I'm a little surprised you didn't see this coming ahead of time. Years and years ago AMD put out marketing info that the bits of h.264 that couldn't be accelerated on shaders were good for 50% of decoding time. It was part of the reason they created UVD in the first place.
        Last edited by smitty3268; 06 June 2012, 09:44 AM.

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        • #84
          Wait I don't get it, may be this can be explained to me. Actually you are saying that you bind the power of this developer to work on features that possibly will never be released due to license issues? Wouldn't it make much more sense to let this developer work on things that still have known issues/are unsupported, but can be released? And may be let him work on what he is doing now when your legal department has done its job to find out if you can release that work?
          I mean, you yourself stated that manpower is not a resource that you have a vast amount of, so why are you wasting it?

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          • #85
            Originally posted by TobiSGD View Post
            may be let him work on what he is doing now when your legal department has done its job to find out if you can release that work?
            I mean, you yourself stated that manpower is not a resource that you have a vast amount of, so why are you wasting it?
            The legal guys look at his code and decide whether it can be released - if nobody works on UVD then they will never have anything to review, so nothing could ever be released.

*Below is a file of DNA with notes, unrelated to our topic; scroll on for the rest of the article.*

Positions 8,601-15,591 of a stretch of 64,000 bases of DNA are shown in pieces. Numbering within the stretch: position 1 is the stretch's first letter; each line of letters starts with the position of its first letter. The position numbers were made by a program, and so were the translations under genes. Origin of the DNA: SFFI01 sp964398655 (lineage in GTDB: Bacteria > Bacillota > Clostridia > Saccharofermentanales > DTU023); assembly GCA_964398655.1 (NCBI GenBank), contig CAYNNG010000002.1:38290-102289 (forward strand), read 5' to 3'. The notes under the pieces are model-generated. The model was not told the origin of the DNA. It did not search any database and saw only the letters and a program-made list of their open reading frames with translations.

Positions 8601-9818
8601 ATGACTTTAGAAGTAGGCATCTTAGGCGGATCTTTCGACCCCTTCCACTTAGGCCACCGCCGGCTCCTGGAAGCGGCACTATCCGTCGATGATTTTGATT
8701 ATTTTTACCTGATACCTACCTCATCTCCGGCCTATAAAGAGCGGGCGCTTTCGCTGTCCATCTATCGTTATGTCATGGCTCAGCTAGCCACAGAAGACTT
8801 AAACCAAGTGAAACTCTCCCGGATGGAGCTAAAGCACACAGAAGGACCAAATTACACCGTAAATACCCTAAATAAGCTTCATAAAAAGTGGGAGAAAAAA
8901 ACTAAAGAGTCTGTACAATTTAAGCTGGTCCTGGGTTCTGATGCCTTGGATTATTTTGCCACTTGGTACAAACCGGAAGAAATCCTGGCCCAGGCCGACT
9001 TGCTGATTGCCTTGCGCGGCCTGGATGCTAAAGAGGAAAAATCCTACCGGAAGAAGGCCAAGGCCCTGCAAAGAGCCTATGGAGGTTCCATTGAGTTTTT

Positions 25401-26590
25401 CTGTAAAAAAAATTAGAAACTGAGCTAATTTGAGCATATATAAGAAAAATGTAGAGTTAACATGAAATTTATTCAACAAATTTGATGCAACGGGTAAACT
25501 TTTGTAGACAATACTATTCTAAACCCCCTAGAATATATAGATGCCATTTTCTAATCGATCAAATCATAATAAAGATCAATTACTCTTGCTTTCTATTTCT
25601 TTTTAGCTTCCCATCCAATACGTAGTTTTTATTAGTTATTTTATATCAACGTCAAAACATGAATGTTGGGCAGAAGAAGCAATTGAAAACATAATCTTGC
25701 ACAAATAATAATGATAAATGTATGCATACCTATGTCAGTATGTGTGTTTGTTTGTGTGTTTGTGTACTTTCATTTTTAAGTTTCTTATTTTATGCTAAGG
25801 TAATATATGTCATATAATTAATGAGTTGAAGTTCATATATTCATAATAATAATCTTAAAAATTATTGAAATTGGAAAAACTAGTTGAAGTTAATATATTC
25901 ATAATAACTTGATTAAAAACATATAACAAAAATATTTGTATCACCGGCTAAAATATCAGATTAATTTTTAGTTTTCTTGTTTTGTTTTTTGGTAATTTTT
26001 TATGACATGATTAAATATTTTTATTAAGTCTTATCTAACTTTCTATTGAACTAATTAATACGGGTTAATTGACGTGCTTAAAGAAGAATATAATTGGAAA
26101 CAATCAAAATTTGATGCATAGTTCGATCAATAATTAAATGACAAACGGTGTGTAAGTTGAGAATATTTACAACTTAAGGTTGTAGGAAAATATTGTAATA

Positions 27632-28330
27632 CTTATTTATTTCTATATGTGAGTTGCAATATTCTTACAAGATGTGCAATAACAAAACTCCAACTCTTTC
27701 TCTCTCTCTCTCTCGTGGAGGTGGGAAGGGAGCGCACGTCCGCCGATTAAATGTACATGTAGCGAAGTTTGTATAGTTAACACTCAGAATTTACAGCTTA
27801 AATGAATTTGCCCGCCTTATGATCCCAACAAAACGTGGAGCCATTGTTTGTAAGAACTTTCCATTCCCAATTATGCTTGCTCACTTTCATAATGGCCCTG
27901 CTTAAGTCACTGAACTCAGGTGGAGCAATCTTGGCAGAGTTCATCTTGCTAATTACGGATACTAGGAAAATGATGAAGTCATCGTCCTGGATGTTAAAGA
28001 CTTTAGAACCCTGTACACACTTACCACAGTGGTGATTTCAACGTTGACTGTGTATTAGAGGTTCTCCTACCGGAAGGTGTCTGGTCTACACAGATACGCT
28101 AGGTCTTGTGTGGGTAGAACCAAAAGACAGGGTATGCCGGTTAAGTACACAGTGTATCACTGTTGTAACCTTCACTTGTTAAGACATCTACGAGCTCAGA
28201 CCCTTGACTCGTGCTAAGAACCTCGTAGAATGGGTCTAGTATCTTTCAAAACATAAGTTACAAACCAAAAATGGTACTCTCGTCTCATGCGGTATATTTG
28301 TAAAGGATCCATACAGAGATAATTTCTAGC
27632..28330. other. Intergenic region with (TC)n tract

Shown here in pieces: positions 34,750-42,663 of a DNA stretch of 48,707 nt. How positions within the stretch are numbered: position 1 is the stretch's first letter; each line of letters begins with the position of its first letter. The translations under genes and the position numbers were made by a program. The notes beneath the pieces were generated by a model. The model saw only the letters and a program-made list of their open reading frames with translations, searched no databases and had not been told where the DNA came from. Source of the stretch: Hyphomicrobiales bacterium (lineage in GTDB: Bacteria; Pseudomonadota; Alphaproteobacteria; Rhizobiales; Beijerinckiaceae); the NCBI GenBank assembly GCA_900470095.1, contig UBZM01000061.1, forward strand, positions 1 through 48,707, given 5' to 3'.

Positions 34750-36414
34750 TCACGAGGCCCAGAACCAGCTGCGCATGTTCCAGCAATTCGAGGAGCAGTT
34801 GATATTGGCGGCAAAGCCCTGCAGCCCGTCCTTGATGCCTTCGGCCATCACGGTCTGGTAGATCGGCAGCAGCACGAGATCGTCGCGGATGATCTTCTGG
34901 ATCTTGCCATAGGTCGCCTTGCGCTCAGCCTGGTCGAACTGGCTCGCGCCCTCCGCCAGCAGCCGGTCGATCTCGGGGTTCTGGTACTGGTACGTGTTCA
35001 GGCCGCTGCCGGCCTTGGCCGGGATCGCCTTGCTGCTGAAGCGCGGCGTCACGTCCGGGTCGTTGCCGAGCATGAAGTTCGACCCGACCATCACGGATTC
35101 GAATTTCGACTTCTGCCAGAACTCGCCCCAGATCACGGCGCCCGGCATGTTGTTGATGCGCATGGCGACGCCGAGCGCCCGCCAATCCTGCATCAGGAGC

Another reason to work on it is that people are asking for it.

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            • #86
              Correct. Typically we also need to modify the code a few times before it can be released, so no code = no progress towards release. In some cases we are able to get a yes/no before doing any work, but for more complex blocks that is usually not the case.

              Note that the review is really more by technical leads across the company than by legal -- the model is more like "legal figures out what acceptable risk is and establishes guidelines for the project, technical leads figure out what the specific risks are, then if B < A we release". It's not really that simple but you get the idea.

              In the specific case of UVD, what we said (and did) was postpone any significant work until we had mostly caught up with the introduction of new hardware and had initial support in place for the APU parts, ie for the first few years of the project. At that point we felt it was worth diverting some developer time to work on decode acceleration, with the knowledge that we might not be able to release the results of that work, because video decode was considered so important by our users.

              There are good arguments for and against this, obviously, depending on where video decode sits on your personal list of priorities. I suspect that roughly half our users felt we started too late and the other half felt we started too early.
              Last edited by bridgman; 06 June 2012, 11:32 AM.